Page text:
International Exchange: Creating a Deeper, More Varied Experience
Jared Dorn defines international education in broad terms, describing it as anything a college or university does to “move people, ideas, thoughts, projects, programs, or studies.” Over the course of a long career in higher education, Dr. Dorn has seen the value of these exchanges. He spent 25 years working and living at institutions outside the United States – including four years as a faculty member at Tunghai University in Taiwan, with the support of the United Board – and he also helped international students and scholars find a welcoming home on the campus of Southern Illinois University during the years he led its Center for International Education.
From those vantage points, he has seen how Asian colleges and universities, particularly Christian institutions, are striving to attain the highest quality. One way that the United Board and its donors can help institutions achieve that goal, he believes, is by supporting faculty development. “We can help them develop faculty who can be outstanding in all ways,” Dr. Dorn said, “and give them opportunities to advance.”
One approach to faculty development is through international exchanges that enable faculty to spend longer periods abroad. “Yes, the top people are gathered together at short-term events like international conferences,” Dr. Dorn said. “But how much can be taken in during a short period? How can you make the local connections?” In his view, more time delivers richer benefits. “If you give people longer periods abroad – even three to six months – they get a deeper, more varied experience and can touch more lives in a society.”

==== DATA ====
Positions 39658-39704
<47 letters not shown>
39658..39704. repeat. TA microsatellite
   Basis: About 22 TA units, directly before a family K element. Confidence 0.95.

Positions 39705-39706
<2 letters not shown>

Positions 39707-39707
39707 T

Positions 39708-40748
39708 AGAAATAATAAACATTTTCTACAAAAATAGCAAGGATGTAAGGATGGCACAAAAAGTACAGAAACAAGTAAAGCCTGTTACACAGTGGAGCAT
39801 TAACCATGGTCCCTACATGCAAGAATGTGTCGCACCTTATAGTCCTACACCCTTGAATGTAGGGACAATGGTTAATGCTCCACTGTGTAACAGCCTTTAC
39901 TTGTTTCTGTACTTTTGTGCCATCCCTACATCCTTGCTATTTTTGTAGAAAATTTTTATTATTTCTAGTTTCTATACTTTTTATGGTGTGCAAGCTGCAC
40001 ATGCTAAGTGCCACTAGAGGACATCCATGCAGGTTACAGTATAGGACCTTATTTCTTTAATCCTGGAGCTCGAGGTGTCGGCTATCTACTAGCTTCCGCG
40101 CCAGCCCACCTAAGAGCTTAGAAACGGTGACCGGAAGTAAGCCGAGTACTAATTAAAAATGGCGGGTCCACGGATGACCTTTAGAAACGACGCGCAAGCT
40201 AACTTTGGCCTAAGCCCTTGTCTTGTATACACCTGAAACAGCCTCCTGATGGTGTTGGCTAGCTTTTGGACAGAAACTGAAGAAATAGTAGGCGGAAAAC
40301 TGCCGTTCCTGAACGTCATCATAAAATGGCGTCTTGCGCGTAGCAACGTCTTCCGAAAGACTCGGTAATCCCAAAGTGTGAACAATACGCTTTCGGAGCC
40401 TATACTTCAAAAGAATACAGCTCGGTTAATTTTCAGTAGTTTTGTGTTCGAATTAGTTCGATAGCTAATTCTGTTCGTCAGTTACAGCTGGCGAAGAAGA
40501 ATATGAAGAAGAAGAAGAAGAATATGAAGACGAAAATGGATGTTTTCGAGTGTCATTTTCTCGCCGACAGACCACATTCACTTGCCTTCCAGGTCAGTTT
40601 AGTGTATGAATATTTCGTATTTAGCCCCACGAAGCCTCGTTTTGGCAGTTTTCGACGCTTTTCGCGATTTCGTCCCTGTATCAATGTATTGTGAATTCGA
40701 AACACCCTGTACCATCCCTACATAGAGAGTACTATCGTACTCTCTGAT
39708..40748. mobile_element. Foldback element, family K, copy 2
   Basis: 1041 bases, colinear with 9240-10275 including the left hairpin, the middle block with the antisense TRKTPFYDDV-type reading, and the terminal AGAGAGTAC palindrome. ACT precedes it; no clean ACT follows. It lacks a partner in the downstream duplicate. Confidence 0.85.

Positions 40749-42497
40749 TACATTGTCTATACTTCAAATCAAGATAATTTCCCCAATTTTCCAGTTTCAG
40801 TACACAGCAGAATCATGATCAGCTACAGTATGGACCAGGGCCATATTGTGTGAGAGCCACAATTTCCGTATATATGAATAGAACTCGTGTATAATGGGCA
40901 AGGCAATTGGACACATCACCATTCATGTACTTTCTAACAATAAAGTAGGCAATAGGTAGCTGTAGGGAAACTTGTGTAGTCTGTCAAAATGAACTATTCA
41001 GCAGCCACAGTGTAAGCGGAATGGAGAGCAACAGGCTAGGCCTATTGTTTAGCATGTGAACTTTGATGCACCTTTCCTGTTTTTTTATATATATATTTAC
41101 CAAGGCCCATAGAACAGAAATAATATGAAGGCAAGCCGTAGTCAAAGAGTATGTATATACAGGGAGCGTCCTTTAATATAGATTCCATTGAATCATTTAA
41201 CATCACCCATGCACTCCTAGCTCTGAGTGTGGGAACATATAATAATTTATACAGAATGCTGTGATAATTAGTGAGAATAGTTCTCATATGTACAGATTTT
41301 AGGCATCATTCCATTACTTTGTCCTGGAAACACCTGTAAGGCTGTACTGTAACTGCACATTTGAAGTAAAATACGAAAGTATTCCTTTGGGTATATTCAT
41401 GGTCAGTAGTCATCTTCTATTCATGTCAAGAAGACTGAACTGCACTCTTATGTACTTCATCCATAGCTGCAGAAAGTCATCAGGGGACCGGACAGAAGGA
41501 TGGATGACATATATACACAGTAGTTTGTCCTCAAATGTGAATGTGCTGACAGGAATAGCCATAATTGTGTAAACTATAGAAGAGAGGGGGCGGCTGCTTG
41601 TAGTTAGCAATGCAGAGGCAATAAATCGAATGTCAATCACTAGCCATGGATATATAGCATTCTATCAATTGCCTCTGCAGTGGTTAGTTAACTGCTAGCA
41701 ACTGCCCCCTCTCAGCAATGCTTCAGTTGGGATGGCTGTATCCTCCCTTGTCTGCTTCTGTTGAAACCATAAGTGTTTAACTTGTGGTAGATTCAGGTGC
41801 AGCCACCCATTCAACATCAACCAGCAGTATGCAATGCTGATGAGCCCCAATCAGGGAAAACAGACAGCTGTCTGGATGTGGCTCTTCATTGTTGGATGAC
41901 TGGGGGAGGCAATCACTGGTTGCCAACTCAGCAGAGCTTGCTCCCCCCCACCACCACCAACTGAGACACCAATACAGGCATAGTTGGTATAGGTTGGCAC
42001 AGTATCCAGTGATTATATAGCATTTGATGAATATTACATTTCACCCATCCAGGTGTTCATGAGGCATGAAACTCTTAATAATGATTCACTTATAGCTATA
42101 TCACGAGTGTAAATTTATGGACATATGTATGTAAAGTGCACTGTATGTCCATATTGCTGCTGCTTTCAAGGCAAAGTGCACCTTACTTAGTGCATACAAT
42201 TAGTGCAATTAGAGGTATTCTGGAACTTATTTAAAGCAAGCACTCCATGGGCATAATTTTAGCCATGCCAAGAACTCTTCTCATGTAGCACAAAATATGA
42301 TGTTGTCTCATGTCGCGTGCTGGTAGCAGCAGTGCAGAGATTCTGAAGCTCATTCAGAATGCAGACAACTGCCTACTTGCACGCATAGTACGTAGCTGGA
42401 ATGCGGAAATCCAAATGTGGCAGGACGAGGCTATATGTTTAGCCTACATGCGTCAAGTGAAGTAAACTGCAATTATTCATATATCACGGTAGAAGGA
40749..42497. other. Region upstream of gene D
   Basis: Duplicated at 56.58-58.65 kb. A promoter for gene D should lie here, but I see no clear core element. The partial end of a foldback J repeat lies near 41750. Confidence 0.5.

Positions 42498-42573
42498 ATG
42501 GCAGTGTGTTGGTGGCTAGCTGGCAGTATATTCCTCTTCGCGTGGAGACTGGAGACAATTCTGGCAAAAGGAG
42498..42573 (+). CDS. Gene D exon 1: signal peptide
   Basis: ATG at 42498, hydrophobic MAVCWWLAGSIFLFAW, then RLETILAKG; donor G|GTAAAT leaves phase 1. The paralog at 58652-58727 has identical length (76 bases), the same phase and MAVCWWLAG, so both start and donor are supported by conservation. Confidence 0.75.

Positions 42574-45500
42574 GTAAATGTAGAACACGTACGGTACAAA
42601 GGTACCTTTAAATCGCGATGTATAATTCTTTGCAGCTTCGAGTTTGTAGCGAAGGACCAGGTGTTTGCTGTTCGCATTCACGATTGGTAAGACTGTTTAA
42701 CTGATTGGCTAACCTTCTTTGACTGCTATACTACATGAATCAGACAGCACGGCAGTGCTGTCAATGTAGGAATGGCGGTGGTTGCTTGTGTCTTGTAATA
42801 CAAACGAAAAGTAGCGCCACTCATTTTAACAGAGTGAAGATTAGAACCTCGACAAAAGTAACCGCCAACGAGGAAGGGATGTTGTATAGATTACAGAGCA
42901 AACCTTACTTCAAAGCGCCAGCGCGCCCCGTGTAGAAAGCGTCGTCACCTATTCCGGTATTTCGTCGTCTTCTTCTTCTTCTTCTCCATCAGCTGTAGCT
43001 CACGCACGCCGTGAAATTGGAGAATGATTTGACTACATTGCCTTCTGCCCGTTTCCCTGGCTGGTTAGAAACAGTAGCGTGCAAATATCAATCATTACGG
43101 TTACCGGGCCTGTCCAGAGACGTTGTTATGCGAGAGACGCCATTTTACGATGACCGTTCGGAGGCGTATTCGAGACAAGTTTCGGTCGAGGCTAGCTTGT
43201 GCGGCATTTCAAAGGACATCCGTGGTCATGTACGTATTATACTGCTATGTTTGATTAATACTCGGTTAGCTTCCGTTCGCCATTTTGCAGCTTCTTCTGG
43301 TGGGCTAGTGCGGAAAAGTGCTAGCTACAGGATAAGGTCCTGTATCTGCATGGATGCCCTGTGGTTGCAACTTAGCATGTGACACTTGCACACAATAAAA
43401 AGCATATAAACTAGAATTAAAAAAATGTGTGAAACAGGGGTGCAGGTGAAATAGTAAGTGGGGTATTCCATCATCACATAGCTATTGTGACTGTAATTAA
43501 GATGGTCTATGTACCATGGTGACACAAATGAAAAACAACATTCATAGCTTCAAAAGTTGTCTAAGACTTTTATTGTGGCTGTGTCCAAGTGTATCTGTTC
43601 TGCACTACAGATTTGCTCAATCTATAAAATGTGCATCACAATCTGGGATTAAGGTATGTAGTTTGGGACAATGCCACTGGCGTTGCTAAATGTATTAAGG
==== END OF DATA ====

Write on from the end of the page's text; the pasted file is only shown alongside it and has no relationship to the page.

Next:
Dr. Dorn saw clear examples of this when he became acquainted with two Indonesian friends of the United Board: Iwan Sandjaja, a PhD candidate at Baylor University, who earlier received United Board support for his master’s program at De La Salle University in the Philippines, and Iwan Setyawan, who spent four months in residence on the Baylor campus as a United Board Fellow. Iwan Setyawan, from Satya Wacana University, took advantage of all the programs and support offered through Baylor’s International Office and became involved in a local church. Iwan Sandjaja, whose home institution is Petra Christian University, was an enthusiastic networker, eager to connect with international scholars as well as Baylor faculty and students.
“Both of the ‘two Iwans’ were well educated and sophisticated in their ease of communication,” Dr. Dorn said, and they used those qualities to develop comparative frameworks and articulate their perspectives. “They spoke of their schools in positive terms but also described their needs,” Dr. Dorn recalled. “They pointed out the differences between their schools and Baylor and other foreign schools, and they identified their shared and separate challenges.” In these ways, Dr. Dorn found, they served as ambassadors of their respective universities and exemplars of his definition of international education as they helped move “people, ideas, thoughts, projects, programs, or studies” across borders.
The United Board is grateful to Dr. Dorn and his wife for their contributions, particularly those in support of its United Board Fellows Program and Faculty Scholarship Program, and of Tunghai University.